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spurtus 174 ( +1 | -1 )
Can I turn my head into an endgame 'table-base'? A table base is a database that a computer uses of all possible combinations of pieces in all possible squares for say up to 5 pieces.... this makes a computers play absolutley PERFECT when material is thin on the board.

I was pondering about improving my endgame technique by progressively learning every hard and fast fact about how to win & draw in the endgame...(where possible)... its vast I know!!! ... so I expect some situations might be outside this remit.

... but for my mind I wanted to at least know the basics from ground up before learning how to win 5 piece+ endgames, thus using recognition of an endgame that is a win / loss or draw I can shape the complicated endgames towards these key positions... this is what I mean by turning my head into a 'table-base'!

I want to eventually be able to say that I can win or draw with a particular set of material balances, just like we all say that we will win if we have a queen and the opponent nothing, with the simple technique of mating with a queen.

So I started trying to categorise the levels of material that I would learn about..., first I learn about how to win / draw with only a rook, queen then a single pawn on the board. (I know this already)...

Then one logically moves onto say two piece endgames... bishop+knight, two pawns.

Then it starts to get a bit messy, what material categories can you suggest that one ought to know to have as best as possible end-game technique where you can expect as I say hard facts to be extractable from the technique?

Is there a book that explicitly describes end-game technique as a set of rules to follow rather than screeds of example games.

Thanks again,
Spurtus.
misato 134 ( +1 | -1 )
Max Euwe, The end-game My father gave me an old book "Das Endspiel" from Max Euwe which is separated into eight volumes (60-70 pages):
1. The King alone
2. Queen or rook vs. pawns
3. Other pieces vs. pawns
4. Pieces vs. pieces I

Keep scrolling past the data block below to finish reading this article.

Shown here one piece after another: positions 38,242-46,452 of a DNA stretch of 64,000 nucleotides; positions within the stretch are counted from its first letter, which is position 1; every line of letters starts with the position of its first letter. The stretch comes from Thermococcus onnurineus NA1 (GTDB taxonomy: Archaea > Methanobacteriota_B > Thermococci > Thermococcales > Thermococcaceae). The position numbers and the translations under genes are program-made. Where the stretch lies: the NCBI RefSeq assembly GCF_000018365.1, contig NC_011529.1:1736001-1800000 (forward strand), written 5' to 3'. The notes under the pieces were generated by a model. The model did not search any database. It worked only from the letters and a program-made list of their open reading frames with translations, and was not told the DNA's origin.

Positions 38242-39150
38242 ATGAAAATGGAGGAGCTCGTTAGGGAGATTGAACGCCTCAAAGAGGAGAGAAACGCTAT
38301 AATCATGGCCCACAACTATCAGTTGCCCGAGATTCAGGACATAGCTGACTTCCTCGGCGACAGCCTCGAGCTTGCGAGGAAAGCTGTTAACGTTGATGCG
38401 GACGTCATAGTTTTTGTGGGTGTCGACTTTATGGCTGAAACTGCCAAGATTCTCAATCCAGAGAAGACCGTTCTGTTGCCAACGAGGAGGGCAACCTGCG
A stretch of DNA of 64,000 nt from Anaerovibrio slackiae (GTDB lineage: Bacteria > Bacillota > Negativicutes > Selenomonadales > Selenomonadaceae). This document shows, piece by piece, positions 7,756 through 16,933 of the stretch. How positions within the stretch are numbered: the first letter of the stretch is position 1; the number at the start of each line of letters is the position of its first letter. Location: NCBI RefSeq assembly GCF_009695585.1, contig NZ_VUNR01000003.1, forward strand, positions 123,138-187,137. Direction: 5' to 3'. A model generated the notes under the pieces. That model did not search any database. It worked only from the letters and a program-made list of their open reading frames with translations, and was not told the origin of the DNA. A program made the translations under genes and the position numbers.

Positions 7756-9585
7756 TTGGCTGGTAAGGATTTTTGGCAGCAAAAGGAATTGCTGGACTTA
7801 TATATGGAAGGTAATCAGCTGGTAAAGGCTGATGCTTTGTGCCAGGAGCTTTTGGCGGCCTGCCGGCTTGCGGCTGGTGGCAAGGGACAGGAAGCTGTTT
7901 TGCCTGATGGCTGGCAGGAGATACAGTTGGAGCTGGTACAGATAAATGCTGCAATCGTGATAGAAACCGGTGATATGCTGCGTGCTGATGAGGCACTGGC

5. Pieces vs. pieces II
6. Pieces+pawns vs. pieces or pawns I
7. Pieces+pawns vs. pieces or pawns II
8. Pawn endgames

Maybe this is what you are looking for. I know that Andre Cheron's book (I don't know the title) is the "bible" for end-games, but I had no look at it so far.

The Dutch GM Euwe describes the techniques and traps for both players (the one who wants to win and the other who is fighting for a draw) quite well and gives a lot of examples showing what he means and how it works (or not ...).
Fortunately my games rarely go to the end-game (at least no difficult ones), so until now I had no need to work with it. I have the feeling that the end-game is the most difficult part of the whole game and I am afraid I will draw win-positions or loose draw-positions (or both in sequence) when I play an endgame-expert.

And: NEVER play an OTB end-game against a blind player. They have the whole board in their head even when they are allowed to touch each piece on their special board. And they use this advantage especially in end-games. They are awesome when you give them the chance to reach it!
fmgaijin 112 ( +1 | -1 )
Start with These: 1. All the cases of the opposition (K + P vs. K)
2. Lucena Position (how to win with K + R + P vs. K + R)
3. Philidor Position (how to draw with K + R vs. K + R + P)
4. K + Q vs. K + P on 2nd/7th rank (know when it's a win and when a draw).

Obviously, these come after your basic Q and R mates <grin>!

These are the most important "human tablebase" positions because these occur frequently OTB; hence, you need to be able to play all of them quickly and accurately even if short on time. Moreover, knowing when these win and when they draw lets you pursue/avoid trades in positions that may simplify into one of these (which is another way tablebases help Fritz, et al, play endgames better than they used to--though in annotating one of my turn-based games recently, Fritz was still claiming equality after a 22-ply analysis for a position that is a book loss in a K+ Ps ending. Only when I forced the next three moves on it would it finally agree <grin>! On the other hand, it did point out that one of my middlegame moves was a clear error, overlooking a tactical trick that, fortunately, my opponent also missed!)
peppe_l 114 ( +1 | -1 )
Human version of Deep Blue? "I want to eventually be able to say that I can win or draw with a particular set of material balances, just like we all say that we will win if we have a queen and the opponent nothing, with the simple technique of mating with a queen."

Not even Vladimir Kramnik can do this. If you succeed, all the other top GMs will be very, very interested of learning such technique.

"Is there a book that explicitly describes end-game technique as a set of rules to follow rather than screeds of example games."

Yes. Written by German chap called Fritz. It has about 100 000 000 pages :-)

I am far from endgame expert but I am pretty sure the most effective way is well known: learn basic rules & key positions. Then play trough lots of annotated (practical!) endgames. As far as I know every single strong player on the planet has done it this way. No human being has enough brain capacity or time to memorize zillions of rules and then win literally without thinking over the board.



Good luck with your experiment! Still, personally I believe there are too many differences between humans and computers.
mogath 33 ( +1 | -1 )
RE: Can I turn my head into an endgame You might want to try Lev Alburt's "Chess Training Pocket Book". There are a few endgames in there that when you memorize them, they will help you out in a LOT of endings. I once read that there are 300 positions in chess that if memorized will bring you much fame in chess.

Regards,
Jeff